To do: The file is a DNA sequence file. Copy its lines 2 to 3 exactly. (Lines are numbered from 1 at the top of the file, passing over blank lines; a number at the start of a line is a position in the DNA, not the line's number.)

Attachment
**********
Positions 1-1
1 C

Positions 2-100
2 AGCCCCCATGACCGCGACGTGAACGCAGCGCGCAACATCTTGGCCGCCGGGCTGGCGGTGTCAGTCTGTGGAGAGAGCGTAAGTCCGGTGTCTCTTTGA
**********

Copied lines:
1 C

Positions 2-100